I’m quite curious as to how they selected the movies to play. The first movie was about sheep (and was restarted three times due to technical difficulties), and the last one was The Fantastic Four. At one point Aaron saw me staring at the T.V. with glazed eyes and asked if I would at least like headphones to watch it properly. I said I thought it was probably more entertaining without them. We both agreed that I was probably right.
Before landing, we were told that our connecting flight that we missed due to the two hours on the tarmac was rescheduled for us and we would all get to where we needed to go.
Just before picking up our baggage, the lady gave us our new boarding passes, saying, “Yes,” when I asked her if it was going to Osaka Itami airport. We then waited for our late evening flight.
Upon arriving in Osaka around 10:30 at night, we searched for the monorail that we rode last time, knowing that the apartment we were staying at was just one stop away from the airport. We had maybe another 15 minutes of travel before we could sit back and relax.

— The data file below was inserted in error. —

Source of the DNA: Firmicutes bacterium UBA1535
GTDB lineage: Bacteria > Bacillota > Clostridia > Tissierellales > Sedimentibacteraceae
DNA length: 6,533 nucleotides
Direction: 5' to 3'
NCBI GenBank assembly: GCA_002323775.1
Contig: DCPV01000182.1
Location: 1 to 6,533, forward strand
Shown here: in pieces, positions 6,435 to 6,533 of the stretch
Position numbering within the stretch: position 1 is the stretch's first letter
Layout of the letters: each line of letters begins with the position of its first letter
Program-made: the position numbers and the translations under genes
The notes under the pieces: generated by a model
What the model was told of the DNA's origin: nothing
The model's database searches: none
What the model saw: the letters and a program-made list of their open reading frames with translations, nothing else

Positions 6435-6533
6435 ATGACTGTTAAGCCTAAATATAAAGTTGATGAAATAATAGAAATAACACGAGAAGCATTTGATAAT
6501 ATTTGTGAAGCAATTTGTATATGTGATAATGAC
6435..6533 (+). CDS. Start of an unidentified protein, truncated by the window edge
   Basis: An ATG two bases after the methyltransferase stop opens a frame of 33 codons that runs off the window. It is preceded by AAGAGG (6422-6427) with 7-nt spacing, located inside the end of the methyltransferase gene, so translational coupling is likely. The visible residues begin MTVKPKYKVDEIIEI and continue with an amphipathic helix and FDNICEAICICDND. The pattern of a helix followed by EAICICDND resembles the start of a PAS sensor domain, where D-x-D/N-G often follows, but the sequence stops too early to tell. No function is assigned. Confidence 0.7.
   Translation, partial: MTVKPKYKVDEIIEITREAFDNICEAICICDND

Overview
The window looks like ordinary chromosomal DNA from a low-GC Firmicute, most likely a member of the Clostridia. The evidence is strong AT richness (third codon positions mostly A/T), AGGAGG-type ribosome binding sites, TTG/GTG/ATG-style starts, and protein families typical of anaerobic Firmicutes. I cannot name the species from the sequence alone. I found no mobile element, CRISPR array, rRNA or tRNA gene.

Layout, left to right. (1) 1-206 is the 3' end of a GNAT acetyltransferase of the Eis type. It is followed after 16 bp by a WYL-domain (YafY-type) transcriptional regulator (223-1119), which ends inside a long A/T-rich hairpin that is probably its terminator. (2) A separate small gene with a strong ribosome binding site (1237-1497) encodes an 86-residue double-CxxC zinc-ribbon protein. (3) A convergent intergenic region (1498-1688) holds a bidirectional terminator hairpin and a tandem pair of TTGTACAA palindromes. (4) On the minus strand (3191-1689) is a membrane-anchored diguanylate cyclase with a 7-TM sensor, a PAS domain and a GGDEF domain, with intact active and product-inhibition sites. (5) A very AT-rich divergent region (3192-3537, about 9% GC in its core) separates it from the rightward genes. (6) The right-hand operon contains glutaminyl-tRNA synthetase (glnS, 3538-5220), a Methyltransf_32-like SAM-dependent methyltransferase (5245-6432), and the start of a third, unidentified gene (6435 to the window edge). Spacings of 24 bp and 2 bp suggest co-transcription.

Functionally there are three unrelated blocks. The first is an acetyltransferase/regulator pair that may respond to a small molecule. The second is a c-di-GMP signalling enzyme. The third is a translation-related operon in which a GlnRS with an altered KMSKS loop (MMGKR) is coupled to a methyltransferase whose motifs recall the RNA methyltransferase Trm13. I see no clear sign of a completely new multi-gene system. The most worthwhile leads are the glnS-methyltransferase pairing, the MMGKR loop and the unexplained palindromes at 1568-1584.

Only problem was we couldn’t find the monorail. Aaron and I must have wandered out of the wrong side of the airport because we were smack dab in the middle of the train station and nothing looked familiar. After trying (and failing) to figure out how to get to the monorail, I asked a train station attendant.
He asked where we wanted to go and I told him the city name and pointed to it on a map, to which he looked at me in surprise and said, “Isn’t that impossible?”
We both looked at each other in confusion.
“It’s only one stop away.” I said. “Did we miss the last train?”
He told me to wait and he looked up directions on an Ipad. He then said that we could make it but we had four different trains to ride for a total of two hours.
My beaten mind tried to process that, thinking that somehow trains must have a crazy round about way and the monorails were there to fill the seemingly ludicrously large gaps.
I mentioned again that it was one stop away, and pointed to the city and then the airport on the map.
The train attendant looked me in the eye and slowly said, “But we’re not at that airport. We’re at Kansai Airport.” And trailed his finger back to the bottom of the map.